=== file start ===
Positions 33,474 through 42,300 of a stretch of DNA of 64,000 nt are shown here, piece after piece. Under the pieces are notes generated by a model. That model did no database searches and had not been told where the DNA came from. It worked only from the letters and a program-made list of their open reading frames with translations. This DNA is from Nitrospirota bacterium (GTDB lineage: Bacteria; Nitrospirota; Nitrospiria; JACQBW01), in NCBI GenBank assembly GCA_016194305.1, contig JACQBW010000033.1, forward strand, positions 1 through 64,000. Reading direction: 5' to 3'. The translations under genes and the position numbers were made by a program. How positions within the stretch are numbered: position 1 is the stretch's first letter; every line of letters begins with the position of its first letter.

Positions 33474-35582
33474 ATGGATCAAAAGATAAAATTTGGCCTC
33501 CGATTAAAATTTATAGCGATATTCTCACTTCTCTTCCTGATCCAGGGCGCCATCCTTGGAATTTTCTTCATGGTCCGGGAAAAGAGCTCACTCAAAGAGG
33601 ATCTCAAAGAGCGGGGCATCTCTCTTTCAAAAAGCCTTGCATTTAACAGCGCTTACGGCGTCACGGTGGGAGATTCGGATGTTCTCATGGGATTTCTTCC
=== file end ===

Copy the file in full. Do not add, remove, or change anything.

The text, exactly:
Positions 33,474 through 42,300 of a stretch of DNA of 64,000 nt are shown here, piece after piece. Under the pieces are notes generated by a model. That model did no database searches and had not been told where the DNA came from. It worked only from the letters and a program-made list of their open reading frames with translations. This DNA is from Nitrospirota bacterium (GTDB lineage: Bacteria; Nitrospirota; Nitrospiria; JACQBW01), in NCBI GenBank assembly GCA_016194305.1, contig JACQBW010000033.1, forward strand, positions 1 through 64,000. Reading direction: 5' to 3'. The translations under genes and the position numbers were made by a program. How positions within the stretch are numbered: position 1 is the stretch's first letter; every line of letters begins with the position of its first letter.

Positions 33474-35582
33474 ATGGATCAAAAGATAAAATTTGGCCTC
33501 CGATTAAAATTTATAGCGATATTCTCACTTCTCTTCCTGATCCAGGGCGCCATCCTTGGAATTTTCTTCATGGTCCGGGAAAAGAGCTCACTCAAAGAGG
33601 ATCTCAAAGAGCGGGGCATCTCTCTTTCAAAAAGCCTTGCATTTAACAGCGCTTACGGCGTCACGGTGGGAGATTCGGATGTTCTCATGGGATTTCTTCC